Home Page
 
 

The Gates of Seward Park

 
The centerpiece of our neighborhood is Seward Park (the park, not the co-op). However, there is a factor that severely limits its use — although it is the centerpiece of the neighborhood, it can only be entered and exited from East Broadway near Jefferson Street; the park's front gates on Essex Street have long been locked. With only one entry/exit point, the park can only be visited with the express purpose of visiting the park in-and-of itself, and not as a means of taking a pleasant stroll say, from Jefferson Street to the Hester Street Fair.

The reason for this is that the park is not considered a park — it is considered a children's playground. Indeed there are many families who frequent the park on weekends. But to designate this vast space solely as a playground deprives neighbors who don't have time to dawdle in the park, but would still like to pass through it. More importantly, the park's having only one entrance/exit negatively impacts the neighborhood and local economy.

Some years ago, the Hester Street Fair had just launched, and a greenmarket was established on Essex Street, just outside Seward Park's locked gates. Traffic to the greenmarket and to the Hester Street Fair languished — there just wasn't enough pedestrian traffic to sustain them! The greenmarket never came back, and the Hester Street Fair reduced its operations to just one day per weekend.

I believe these markets would have found greater success if visitors could have meandered through the park towards them, rather that walk down the dingy desolation of Essex Street. I believe people visiting the park on weekends would be inclined to visit stores and restaurants on Essex and Hester Streets if the gates were open. I believe that if the park were open, visitors to Essex or Hester Street stores would end up spending more time (and money) in our neighborhood, rather than just settling down (inappropriately and perhaps annoyingly) on the lawn outside of Building 4. And I believe that some appealing restaurants and stores would open on Essex and Hester Streets, and even on Grand Street if there was more regular pedestrian traffic in that area. This last point bears some emphasis — this is not a Seward Park Coop issue, and the benefit would not be limited to the Hester Street Fair. I believe that improved pedestrian access and circulation through the neighborhood will foster neighborhood and economic growth.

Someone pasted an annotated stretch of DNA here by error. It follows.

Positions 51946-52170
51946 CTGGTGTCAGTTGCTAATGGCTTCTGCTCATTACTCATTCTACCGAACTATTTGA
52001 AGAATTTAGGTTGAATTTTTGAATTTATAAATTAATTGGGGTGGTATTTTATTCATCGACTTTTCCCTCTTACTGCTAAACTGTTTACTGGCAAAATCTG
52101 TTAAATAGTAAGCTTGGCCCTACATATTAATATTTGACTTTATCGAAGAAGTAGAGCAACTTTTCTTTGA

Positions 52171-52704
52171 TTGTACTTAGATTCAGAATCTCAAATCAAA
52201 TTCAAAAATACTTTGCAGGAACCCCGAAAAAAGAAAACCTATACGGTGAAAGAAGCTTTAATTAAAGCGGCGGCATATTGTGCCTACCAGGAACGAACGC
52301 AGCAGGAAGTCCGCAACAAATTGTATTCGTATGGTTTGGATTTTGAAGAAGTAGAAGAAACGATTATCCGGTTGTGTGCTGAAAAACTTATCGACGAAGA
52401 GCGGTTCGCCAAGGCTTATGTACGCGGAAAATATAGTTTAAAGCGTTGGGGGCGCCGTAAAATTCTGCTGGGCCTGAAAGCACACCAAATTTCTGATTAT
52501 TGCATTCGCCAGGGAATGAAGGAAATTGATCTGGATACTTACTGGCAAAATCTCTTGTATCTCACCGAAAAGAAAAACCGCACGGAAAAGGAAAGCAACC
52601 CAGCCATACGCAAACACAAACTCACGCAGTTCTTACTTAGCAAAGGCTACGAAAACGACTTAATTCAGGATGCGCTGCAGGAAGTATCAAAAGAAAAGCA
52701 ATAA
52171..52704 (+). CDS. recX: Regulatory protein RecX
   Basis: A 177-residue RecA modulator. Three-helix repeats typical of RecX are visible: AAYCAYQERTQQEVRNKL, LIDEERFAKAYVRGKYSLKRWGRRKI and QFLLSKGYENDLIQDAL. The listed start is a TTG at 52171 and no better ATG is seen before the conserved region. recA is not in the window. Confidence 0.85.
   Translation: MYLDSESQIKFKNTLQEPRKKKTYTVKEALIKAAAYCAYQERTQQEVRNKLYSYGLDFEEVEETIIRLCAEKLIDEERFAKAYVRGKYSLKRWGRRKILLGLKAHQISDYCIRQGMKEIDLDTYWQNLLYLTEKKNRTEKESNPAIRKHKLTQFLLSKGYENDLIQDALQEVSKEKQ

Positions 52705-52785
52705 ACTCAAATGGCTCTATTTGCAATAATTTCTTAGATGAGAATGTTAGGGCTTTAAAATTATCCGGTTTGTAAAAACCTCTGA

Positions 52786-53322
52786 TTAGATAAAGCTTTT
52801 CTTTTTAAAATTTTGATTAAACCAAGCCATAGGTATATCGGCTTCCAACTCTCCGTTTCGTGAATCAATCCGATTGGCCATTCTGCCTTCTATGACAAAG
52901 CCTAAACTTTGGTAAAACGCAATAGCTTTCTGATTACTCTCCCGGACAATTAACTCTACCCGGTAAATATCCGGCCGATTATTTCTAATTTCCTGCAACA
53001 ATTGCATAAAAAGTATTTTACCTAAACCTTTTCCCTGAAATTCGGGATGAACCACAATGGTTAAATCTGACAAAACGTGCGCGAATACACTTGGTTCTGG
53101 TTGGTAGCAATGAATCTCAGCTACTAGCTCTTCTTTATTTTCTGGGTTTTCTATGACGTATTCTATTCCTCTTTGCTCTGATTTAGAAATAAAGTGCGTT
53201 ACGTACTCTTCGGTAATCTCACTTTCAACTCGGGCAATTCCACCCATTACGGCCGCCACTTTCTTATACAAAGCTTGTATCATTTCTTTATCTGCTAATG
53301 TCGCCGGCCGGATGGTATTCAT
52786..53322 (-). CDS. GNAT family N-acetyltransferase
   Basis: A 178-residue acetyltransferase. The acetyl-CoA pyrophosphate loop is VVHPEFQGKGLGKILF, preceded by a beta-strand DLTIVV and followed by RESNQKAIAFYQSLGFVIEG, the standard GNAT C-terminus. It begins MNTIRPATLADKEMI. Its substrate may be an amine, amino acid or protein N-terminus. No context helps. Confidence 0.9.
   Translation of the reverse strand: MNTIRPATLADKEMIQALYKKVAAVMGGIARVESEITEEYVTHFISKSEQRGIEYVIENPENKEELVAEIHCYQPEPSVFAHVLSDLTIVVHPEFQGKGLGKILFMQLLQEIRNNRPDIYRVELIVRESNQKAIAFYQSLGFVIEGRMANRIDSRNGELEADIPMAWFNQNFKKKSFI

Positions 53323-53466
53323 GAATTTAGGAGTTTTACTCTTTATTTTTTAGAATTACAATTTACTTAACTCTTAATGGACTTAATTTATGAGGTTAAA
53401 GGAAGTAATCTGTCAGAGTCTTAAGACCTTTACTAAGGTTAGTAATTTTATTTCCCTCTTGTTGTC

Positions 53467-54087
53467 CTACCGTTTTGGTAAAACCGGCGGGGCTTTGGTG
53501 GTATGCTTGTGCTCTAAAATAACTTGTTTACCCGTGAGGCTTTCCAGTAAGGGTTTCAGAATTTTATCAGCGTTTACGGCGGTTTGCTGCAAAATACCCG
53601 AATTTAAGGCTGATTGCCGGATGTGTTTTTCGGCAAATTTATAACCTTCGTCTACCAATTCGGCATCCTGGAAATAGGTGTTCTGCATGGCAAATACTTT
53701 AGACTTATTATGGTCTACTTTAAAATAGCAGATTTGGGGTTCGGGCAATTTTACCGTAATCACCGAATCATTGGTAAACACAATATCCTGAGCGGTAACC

People in the Parks Department have cited safety concerns as a reason for keeping the gates closed. However, wouldn't the park be safer if it had multiple access points? In the event of an emergency, first responders need a way to get in, and the public needs a way to get out! By way of comparison, Tompkins Square Park contains a large playground with multiple access points which is not associated with safety problems; Sol Lain playground just to the south of us has at least five exits, and is not associated with safety problems either.

Opening the park gates can stimulate our entire neighborhood in very meaningful ways. Furthermore, I therefore think that a trial should be conducted this summer and fall of opening the gates during the weekend, and also having increased police presence while those gates are open. Based on such a trial, feedback can be gathered from local residents, families, businesses, police, and the parks department... and intelligent discussion of the options can be pursued.

I envision the gates of Seward Park being opened. I envision Seward Park finally uniting (rather than separating) the communities that live to its south, east and west sides. I envision visitors to the park naturally wandering into new stores and restaurants on Essex, Hester and Grand Streets that open and thrive in response to increased pedestrian traffic. Imagine: Canal Street could originate at a graceful plaza, a park and a thriving neighborhood, instead of at a skid row.

I am in discussion with a many people with regard to this initiative, and hope to have some letters or petitions available soon. Progressing on this will certainly take concerted effort, and I encourage neighbors — especially those with families or businesses in the area — to get involved. Please contact me to find out more.

Dan Strum
June 12, 2012